Is It Common for Kids With ADHD to Have Trouble Sleeping?


It’s not always easy to get your kids to go to sleep at a reasonable hour, let alone get the recommended amount of sleep for their age group. Not only do they often want to stay up to watch a show or play “just one more game,” but they may also have a disorder that interferes with their ability to fall and stay asleep.

ADHD is a common neurodevelopmental disorder that affects more than 10% of children in the U.S. It can impact many aspects of a child’s everyday life, from difficulty meeting assignment deadlines to forgetting social plans. But is it common for kids with ADHD to have trouble sleeping? The short answer is yes. The long answer requires details about how ADHD affects a child’s sleep.

In this blog post, we’ll dive into the specifics of how ADHD impacts a child’s sleep. We’ll also share tips that may help them achieve healthy sleep on a regular basis. 

Why kids with ADHD often have trouble sleeping

Up to 70% of children with ADHD have sleep issues, meaning they have difficulty falling asleep, staying asleep or achieving healthy sleep on a regular basis. They also have a heightened risk of developing sleep disorders, though it’s common for sleep disorders to go undiagnosed due to their similarity to ADHD symptoms.

Even though research hasn’t pinned down one exact reason, here are a few possible explanations for why ADHD can lead to trouble sleeping for kids:

  • Delayed circadian rhythm disturbances — One of the most common beliefs is that ADHD can interfere with the body’s circadian rhythm, which is a person’s sleep-wake cycle that repeats every 24 hours. ADHD causes a delayed release of melatonin, the hormone that helps regulate this cycle.
  • Medication — It’s possible that sleep disturbances in children with ADHD come as part of a side effect of their medication. The most common types of medication for ADHD are stimulants, which boost alertness by increasing the level of dopamine and norepinephrine in the brain, which can make the mind and body feel awake.
  • Anxiety — Many children with ADHD also experience anxiety as a symptom. Anxiety causes negative thoughts due to excessive stress and fear, even without a reason. It can cause racing thoughts and difficulty “turning the brain off.” Anxiety can make it difficult for a person to relax both their body and mind when it’s time to go to sleep. 


Here are a few sleep disturbances connected to ADHD:

  • Insomnia — They may have difficulty falling and staying asleep due to racing thoughts and excess energy.
  • Nightmares — Frequent nightmares are common for children with ADHD, which are likely linked to anxiety.
  • Delayed bedtime — They may put off their bedtime because they don’t want to go to sleep, possibly due to fear of the dark or being alone.
  • Restless legs syndrome (RLS) — RLS refers to the urge to move when a person is trying to relax, due to hyperactivity.


Tips to help kids with ADHD fall (and stay) asleep

Sleep plays a vital role in your child’s overall health and wellness. It allows their mind and body to reset for the next day while also helping their mood, immune system, and cognitive performance. Fatigue and sleep deprivation from poor sleep can also worsen existing ADHD symptoms during the day, especially hyperactivity and lack of focus.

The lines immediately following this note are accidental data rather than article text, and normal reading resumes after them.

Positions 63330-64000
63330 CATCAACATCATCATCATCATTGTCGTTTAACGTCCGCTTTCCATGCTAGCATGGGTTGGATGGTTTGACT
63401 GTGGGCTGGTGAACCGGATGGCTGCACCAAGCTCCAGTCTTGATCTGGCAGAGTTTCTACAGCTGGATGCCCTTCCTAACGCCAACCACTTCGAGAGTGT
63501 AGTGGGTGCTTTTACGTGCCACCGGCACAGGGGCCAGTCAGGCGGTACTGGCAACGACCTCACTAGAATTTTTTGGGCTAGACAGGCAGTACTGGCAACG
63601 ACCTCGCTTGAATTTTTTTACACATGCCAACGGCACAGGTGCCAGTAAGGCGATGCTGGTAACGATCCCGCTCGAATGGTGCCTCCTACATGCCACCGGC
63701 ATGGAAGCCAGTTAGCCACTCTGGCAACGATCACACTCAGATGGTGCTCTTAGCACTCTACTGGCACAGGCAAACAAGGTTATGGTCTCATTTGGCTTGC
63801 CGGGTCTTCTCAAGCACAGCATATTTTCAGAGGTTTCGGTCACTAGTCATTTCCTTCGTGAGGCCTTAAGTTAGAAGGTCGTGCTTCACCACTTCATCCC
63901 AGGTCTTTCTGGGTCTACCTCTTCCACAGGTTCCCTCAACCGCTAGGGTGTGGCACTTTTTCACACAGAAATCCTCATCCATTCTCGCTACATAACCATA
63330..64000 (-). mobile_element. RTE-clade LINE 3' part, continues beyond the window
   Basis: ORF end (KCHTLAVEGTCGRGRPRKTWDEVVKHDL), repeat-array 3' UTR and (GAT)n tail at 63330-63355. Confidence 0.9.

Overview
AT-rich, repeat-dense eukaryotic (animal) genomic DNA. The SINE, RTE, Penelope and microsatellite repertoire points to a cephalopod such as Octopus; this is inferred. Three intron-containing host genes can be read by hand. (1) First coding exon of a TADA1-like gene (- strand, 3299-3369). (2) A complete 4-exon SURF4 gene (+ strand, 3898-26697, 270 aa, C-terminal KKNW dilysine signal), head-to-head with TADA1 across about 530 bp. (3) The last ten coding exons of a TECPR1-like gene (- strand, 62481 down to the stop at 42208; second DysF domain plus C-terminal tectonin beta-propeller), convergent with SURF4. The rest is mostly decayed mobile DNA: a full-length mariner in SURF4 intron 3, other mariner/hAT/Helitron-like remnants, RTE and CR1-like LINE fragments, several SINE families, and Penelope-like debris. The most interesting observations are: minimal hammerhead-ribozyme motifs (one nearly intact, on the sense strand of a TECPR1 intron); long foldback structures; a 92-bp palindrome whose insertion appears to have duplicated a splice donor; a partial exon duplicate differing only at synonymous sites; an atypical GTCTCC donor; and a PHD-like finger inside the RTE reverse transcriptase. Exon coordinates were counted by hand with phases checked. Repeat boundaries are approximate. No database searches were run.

If you’re trying to improve the sleep quality of your child with ADHD, here are some strategies worth trying out:

  • Schedule wind-down time — Children can usually doze off within 20 minutes, but ADHD can extend that time frame. To get your child’s body and mind prepared for sleep before they close their eyes, you can try to schedule “wind-down time,” which can include no electronics and dimmed lights while they do a relaxing activity, such as reading.
  • Establish a consistent bedtime — While a routine can be helpful for all ages, it’s not always easy to stick to. Even so, getting your child’s mind and body used to the same bedtime every day, including weekends and holidays, can help regulate their circadian rhythm. A consistent bedtime can make it easier for them to get used to falling asleep on a schedule.
  • Drain their energy during the day — Sleep is often easier after the body is drained because it wants to rest and recover. That’s why it can be helpful to ensure that your child gets at least one hour of exercise each day. Physical activity can exhaust their muscles and reduce their sleep onset period, or the amount of time it takes for them to fall asleep.
  • Amber-lensed glasses Slipping on a pair of glasses with amber lenses can help make a child feel sleepy at the end of the day. Pairing these glasses with wind-down time can make it much easier for the child to transition to getting in bed.


Free resource: Infographic


BBS_LeadMagnetPreview_Template (3)Beyond BookSmart can help your child with ADHD deal with sleep issues

Even though it’s common for children with ADHD to have trouble sleeping, it’s still possible to address and alleviate the issues that poor sleep can have on their success at school, home, and extracurricular activities.

ADHD can cause a lack of focus, organization, and emotional regulation, all of which can be exacerbated by trouble sleeping. Fortunately, these are all Executive Function skills that can be coached and trained for success. Executive Function skills are life management skills that we all need to be effective in planning, initiating, and achieving goals at home, in school, and in the workplace. 

At Beyond BookSmart, we have Executive Function coaching services for students in kindergarten through college. If your child has a learning difference or an emotional challenge, or they’re just struggling to reach their Executive Function potential, Beyond BookSmart services can help.

Contact our team today for more information or to schedule an inquiry call.

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